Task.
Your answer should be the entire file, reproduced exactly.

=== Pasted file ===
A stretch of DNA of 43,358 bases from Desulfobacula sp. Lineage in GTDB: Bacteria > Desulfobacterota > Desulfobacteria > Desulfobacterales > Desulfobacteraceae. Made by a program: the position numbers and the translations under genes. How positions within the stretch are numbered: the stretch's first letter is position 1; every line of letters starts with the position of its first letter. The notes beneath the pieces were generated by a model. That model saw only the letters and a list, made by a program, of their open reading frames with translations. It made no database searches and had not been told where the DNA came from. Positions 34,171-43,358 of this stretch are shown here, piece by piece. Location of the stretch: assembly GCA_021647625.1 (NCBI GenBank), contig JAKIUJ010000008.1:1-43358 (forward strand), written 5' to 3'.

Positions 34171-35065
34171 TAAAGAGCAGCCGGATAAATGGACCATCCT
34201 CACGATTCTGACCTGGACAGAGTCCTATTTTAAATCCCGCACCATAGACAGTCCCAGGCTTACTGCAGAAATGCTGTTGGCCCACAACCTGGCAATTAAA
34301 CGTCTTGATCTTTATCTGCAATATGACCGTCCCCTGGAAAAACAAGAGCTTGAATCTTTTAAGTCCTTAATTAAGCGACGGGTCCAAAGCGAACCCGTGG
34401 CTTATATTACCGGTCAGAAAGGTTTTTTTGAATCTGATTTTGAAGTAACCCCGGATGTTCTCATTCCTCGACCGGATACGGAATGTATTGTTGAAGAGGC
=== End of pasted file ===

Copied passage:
A stretch of DNA of 43,358 bases from Desulfobacula sp. Lineage in GTDB: Bacteria > Desulfobacterota > Desulfobacteria > Desulfobacterales > Desulfobacteraceae. Made by a program: the position numbers and the translations under genes. How positions within the stretch are numbered: the stretch's first letter is position 1; every line of letters starts with the position of its first letter. The notes beneath the pieces were generated by a model. That model saw only the letters and a list, made by a program, of their open reading frames with translations. It made no database searches and had not been told where the DNA came from. Positions 34,171-43,358 of this stretch are shown here, piece by piece. Location of the stretch: assembly GCA_021647625.1 (NCBI GenBank), contig JAKIUJ010000008.1:1-43358 (forward strand), written 5' to 3'.

Positions 34171-35065
34171 TAAAGAGCAGCCGGATAAATGGACCATCCT
34201 CACGATTCTGACCTGGACAGAGTCCTATTTTAAATCCCGCACCATAGACAGTCCCAGGCTTACTGCAGAAATGCTGTTGGCCCACAACCTGGCAATTAAA
34301 CGTCTTGATCTTTATCTGCAATATGACCGTCCCCTGGAAAAACAAGAGCTTGAATCTTTTAAGTCCTTAATTAAGCGACGGGTCCAAAGCGAACCCGTGG
34401 CTTATATTACCGGTCAGAAAGGTTTTTTTGAATCTGATTTTGAAGTAACCCCGGATGTTCTCATTCCTCGACCGGATACGGAATGTATTGTTGAAGAGGC